To show how much suffering the Iraqi people have endured to obtain democracy, Rice referred to the fact that “the Iraqi people have voted three times in the face of terrorist threats.” What she forgot to say was that they voted for pro-Iranian religious parties that want the United States to leave Iraq and did not vote for the pro-US candidates.
Even strong pro-Israeli Members didn’t scream indignantly at La Rice for Bush’s policy of “losing Iraq to Iran” and making possible a Shi’ite belt from Teheran to Beirut.
But predictably, Ileana Ros-Lehtinen, the Congresswoman representing the Israeli lobby and the most virulent anti-Castro exiles, accused Iran’s government of deceiving and provoking the international community by declaring Iran’s right to have access to nuclear arms and announcing they “would provide nuclear technology to other Islamic states.”
Ros-Lehtinen did not mention that in the 1970s Iran got nuclear technology from US experts. At that time, the pro-US Shah appeared bound to rule eternally.
Facts don’t seem to matter in the chilling atmosphere of the terror war. History seems to vanish into the aeries of the House dome. Democrat Tom Lantos asked his “colleagues to imagine this terrorist state [Iran], armed with nuclear weapons, and in possession of large amounts of nuclear weapons material. Even if it did not put these destructive materials up for sale, a nuclear-armed Iran would terrorize and destabilize the entire Middle East.”
No Member mentioned Israel, which has invaded several of her neighbors, has an estimated 200 nuclear weapons. Nor did anyone refer to the fact that only one nation had ever used nuclear weapons. That same nation de-stabilized the Middle East by illegally making war against Iraq.
Rice preached to the uncritical congressional choir. The United States is at “war against a group of terrorists who show no regard for innocent life, who spawn an ideology of hatred so great that they take innocent life without even thinking, whether it is the Twin Towers of New York or a wedding party, a Palestinian wedding party in Jordan, or whether it is schoolchildren in Russia or whether it is a metro in London.” Note how she lumped certain terrorists together. “They take innocent life not as collateral to their efforts but as the target of their effortsThis is a different kind of war.”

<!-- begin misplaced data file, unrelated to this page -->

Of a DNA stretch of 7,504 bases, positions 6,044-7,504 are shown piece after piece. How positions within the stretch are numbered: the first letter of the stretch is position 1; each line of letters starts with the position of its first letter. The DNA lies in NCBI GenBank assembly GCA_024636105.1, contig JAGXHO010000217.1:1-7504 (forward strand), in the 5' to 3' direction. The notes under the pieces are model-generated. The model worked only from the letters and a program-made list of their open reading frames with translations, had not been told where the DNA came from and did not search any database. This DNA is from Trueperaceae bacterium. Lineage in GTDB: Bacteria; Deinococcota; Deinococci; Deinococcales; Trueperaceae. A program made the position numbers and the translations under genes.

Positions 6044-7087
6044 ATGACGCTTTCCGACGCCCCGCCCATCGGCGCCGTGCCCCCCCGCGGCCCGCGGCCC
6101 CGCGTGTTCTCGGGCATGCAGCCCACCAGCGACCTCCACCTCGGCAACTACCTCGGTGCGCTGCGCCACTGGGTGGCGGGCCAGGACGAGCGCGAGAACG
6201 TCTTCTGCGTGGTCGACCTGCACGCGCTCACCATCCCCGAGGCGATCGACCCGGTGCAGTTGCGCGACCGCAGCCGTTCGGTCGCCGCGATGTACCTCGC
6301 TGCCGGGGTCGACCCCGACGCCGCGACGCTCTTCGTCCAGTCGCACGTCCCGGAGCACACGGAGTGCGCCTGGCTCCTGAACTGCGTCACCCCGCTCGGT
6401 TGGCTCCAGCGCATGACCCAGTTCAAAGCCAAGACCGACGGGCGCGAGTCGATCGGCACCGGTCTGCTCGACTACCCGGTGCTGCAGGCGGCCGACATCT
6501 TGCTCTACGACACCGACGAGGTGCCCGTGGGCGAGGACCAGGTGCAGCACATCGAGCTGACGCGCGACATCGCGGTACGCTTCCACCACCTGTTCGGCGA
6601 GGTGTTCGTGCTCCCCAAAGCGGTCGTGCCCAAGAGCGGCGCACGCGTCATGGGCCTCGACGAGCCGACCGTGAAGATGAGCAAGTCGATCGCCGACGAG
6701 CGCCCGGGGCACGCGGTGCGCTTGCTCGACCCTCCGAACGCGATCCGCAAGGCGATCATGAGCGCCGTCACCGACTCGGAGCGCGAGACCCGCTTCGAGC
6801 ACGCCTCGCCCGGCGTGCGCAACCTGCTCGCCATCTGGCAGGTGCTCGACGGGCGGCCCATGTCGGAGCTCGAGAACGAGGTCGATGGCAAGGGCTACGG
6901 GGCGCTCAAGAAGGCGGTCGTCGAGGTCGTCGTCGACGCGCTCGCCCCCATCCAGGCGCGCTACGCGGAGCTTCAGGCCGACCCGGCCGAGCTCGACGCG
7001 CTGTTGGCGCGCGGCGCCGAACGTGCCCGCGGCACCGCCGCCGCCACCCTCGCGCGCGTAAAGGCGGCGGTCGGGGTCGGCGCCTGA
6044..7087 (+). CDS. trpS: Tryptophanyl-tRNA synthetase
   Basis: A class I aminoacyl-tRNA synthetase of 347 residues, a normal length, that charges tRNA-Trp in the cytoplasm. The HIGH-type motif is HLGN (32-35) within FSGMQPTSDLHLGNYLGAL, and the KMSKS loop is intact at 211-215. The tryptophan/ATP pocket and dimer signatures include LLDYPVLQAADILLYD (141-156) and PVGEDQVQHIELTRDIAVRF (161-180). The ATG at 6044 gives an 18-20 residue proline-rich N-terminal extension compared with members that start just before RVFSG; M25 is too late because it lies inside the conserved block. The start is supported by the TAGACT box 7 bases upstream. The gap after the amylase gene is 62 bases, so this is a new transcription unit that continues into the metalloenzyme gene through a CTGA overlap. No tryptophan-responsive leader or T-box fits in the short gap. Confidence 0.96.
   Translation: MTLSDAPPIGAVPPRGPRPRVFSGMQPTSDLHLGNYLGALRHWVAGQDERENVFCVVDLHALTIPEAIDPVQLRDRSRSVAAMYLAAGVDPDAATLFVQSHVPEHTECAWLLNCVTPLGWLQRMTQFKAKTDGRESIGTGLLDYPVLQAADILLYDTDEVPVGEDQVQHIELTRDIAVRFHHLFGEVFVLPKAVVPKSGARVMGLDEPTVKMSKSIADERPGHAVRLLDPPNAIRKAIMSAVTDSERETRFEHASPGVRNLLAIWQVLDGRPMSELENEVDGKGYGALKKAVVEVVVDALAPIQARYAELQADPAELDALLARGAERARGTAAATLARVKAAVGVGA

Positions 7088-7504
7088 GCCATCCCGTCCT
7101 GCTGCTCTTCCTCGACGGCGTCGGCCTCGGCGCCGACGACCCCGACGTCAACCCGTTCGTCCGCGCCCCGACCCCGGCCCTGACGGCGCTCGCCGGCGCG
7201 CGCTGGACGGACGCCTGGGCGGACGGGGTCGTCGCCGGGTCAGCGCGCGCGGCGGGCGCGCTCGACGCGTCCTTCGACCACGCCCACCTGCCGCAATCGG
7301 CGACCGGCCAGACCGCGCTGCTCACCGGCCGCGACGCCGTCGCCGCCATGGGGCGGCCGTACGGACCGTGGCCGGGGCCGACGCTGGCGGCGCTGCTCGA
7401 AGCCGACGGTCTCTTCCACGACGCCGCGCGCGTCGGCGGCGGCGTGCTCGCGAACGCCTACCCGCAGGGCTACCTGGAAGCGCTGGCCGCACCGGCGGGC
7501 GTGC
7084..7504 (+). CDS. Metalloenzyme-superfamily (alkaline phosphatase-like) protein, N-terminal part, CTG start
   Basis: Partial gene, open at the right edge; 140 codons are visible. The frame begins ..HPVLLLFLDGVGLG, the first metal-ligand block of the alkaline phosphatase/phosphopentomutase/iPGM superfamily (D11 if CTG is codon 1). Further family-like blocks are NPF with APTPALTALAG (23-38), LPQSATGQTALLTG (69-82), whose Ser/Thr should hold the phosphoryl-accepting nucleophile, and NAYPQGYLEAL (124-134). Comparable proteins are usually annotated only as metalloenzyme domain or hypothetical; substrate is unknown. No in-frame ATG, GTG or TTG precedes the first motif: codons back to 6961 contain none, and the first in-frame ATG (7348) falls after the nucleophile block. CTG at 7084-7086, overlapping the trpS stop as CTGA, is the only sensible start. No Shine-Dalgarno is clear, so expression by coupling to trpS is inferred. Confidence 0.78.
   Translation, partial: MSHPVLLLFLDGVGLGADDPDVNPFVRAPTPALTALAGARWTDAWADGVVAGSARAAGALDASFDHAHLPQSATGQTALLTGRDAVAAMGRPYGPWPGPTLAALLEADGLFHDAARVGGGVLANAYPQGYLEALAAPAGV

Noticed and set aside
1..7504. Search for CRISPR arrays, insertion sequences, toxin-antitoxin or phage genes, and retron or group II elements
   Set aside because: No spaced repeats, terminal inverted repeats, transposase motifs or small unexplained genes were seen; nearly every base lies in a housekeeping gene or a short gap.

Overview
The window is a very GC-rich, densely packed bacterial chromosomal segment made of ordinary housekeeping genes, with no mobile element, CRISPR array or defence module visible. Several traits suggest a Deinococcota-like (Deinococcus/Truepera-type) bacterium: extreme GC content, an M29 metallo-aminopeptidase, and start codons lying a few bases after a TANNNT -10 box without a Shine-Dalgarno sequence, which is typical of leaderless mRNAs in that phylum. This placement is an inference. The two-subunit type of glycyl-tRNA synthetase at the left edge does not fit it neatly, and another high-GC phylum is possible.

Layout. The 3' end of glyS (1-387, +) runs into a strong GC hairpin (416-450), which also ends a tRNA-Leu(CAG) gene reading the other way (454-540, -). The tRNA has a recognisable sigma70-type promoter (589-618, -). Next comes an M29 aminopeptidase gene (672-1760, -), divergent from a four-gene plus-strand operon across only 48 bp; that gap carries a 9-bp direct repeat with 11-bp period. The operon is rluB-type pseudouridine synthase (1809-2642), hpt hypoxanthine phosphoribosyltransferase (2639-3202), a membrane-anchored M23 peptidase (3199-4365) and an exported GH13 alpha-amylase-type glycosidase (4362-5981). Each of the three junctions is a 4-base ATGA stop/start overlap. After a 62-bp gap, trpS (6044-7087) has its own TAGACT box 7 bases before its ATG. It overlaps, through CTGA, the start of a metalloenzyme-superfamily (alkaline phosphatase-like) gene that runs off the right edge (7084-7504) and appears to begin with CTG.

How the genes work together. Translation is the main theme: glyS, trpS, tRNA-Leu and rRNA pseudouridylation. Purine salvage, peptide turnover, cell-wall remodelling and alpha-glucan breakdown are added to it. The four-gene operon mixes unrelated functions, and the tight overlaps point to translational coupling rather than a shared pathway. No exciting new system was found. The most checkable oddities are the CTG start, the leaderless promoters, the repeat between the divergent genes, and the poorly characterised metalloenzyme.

The innocent lives lost when US bombs hit school kids or people’s homes–well, that’s unfortunate, collateral damage. She assured Congress that Bush would “make certain that any peace that we achieve in that war will be a permanent one.” In the course of fighting the war, he would “spread of liberty and democracy as antidotes to the ideology of hatred that we are experiencing in the world.”
But if elections result in the wrong winners, Rice offered her treatment. “A vote and election is not the full story. With governing comes responsibility. And so what has happened in the Palestinian territories with an election for which the Palestinian people should be congratulated, an election that was free of violence, that was free and fair, but that brought to power Hamas, an organization that is a terrorist organization that has killed thousands of innocent people in its quest.”
So, Israel cut off their funds. Rice said “tsk, tsk.”
When elections “went wrong” in Iran, it became “a strategic challenge for the United States and for those who desire peace and freedom.” She said Iran used “terrorism and terrorist surrogates…to destabilize this volatile region.” So, she declared the government will offer $75 million to Iranian equivalents of Ahmed Chalabi to promote democracy in a country that just had a free election and returned religious zealots to power.
The Iraq war and occupation now costs over $6 billion a month (about $250 billion thus far), a lot more than the initial Bush estimate of $65 billion total. That’s quite a sum to have pro-Iranians taking over the Iraqi government.
More Republicans understand these facts. They also note the economic news about how Americans have stopped saving money while Chinese savings rise. “The average American now owes $9,000 to credit card companies.” (Stephen Pizzo Alternet Feb 19, 2006.)
Republicans and Democrats alike might well see that fact as a step toward Hell.
SAUL LANDAU is a fellow of the Institute for Policy Studies